Toronto (May 30, 2007)—As the PC moves from a work device to a “life hub,” more Americans are using them to watch movies and expect that it’s a matter of time before all movies become available “at the click of a mouse.”
- The PC is increasingly being used as a DVD player for movies or TV shows in many homes-47% of American PC users watched a DVD on their computers, up from 29% in October 2006.
- 15% of online Americans downloaded a full-length movie from the Internet "in the last month," from any source (including peer-to-peer sites), up from 11% in October 2006. Paid downloads in the last month (movies or TV shows) were up from 5% of online Americans in October 2006 to 8% in May 2007.
- Full-length movies are found in 40% of all video-capable digital media players such as a video iPod and 27% have movie trailers stored on their devices.
- 66% agree with the statement "one day all movies will be available to download at the click of a mouse," 19% are neutral and only 15% disagree. Agreement is strongest among those 30-49 (73%).
Despite the expectation of a digital universe of movies in the not too distant future, a majority of consumers do not yet have much awareness of or experience with current online movie options.
- The Big Three (iTunes, Walmart, Amazon UnBox)-among itunes.com visitors, 74% know that the site offers movies for download but only 30% have ever visited this section of the site. Among Amazon.com and Walmart.com visitors, only 10% and 8%, respectively, "ever" visited the movie download sections of these sites at some point in the past.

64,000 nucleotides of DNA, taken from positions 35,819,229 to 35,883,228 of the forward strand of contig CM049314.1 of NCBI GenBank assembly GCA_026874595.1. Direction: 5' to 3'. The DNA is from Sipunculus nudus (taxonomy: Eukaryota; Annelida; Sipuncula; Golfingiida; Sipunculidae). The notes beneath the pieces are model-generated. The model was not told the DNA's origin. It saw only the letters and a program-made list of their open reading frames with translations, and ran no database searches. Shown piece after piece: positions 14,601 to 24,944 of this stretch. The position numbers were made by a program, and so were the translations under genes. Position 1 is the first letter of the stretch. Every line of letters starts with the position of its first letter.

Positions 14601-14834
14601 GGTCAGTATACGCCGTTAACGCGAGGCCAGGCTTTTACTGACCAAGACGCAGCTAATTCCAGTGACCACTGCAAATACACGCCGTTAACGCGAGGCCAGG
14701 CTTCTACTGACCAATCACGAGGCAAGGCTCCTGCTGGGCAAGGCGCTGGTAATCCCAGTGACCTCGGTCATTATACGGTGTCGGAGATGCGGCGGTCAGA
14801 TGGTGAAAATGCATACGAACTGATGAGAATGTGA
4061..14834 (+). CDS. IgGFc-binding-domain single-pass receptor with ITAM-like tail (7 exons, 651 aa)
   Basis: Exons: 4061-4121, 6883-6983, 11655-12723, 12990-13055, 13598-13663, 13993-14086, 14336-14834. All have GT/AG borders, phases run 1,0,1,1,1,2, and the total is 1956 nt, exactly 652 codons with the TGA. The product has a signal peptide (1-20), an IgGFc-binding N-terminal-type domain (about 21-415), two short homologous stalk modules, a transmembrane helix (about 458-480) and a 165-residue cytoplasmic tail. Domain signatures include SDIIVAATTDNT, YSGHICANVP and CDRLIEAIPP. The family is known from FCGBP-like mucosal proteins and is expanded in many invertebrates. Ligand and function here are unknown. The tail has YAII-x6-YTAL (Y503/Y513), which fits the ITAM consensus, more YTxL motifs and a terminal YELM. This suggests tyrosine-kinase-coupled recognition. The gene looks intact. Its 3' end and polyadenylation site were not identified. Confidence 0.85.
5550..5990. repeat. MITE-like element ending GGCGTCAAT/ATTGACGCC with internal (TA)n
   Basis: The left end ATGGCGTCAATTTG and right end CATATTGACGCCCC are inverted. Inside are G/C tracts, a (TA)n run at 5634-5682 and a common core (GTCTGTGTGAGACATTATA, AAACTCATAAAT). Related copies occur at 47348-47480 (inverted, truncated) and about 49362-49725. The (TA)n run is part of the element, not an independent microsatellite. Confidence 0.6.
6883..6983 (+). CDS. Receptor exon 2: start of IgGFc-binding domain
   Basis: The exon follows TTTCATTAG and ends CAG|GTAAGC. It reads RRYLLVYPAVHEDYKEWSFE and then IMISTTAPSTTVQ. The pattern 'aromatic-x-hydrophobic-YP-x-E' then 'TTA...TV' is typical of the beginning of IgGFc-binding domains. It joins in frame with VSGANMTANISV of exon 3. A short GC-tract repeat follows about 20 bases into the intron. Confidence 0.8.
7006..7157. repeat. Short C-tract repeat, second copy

- Others-of the dozen or so other licensed online movie destinations covered in the research, movielink.com was visited by 9% at some point in the past, followed by the newly-launched bittorent.com (8%), Starz' Vongo.com (5%) and cinemanow.com (5%).
- The dark horse in terms of potential online movie success is Netflix which ranks as the #2 source for physical DVD rentals in the study, next to Blockbuster. One-in-three Netflix members uses the Netflix online Instant Viewing feature (streaming video).
WHAT IT MEANS
The online video revolution and the quick migration of TV content to the Internet in the past year is beginning to shape consumer expectations for movies. Depending on their particular location, American consumers are defaulting to the appropriate screen available-whether a plasma TV at
home, a PC at the office or a video iPod while on the go. But there is one common theme regard- less of screen size: and that theme is a desire for instant access.
The increasing demand for instant access to movies is an opportunity for the movie business. And while consumers expect a discount from regular DVD prices, the research suggests that they are willing to pay for movies online as long as attractive current titles are made available with consumer-friendly interoperability and content portability features.
This information comes from Digital Life America, Solutions Research Group's independent syndicated trend study. The results are based on a survey of 1,230 American consumers in May 2007 and a similar survey of 1,600 in the fall of 2006.
Digital Life America uses high quality, professionally-managed panels which represent the U.S. online population by age, gender, region, and ethnicity. To maintain an unbiased perspective, Solutions Research Group funds its own syndicated research.
For more information, go to http://www.srgnet.com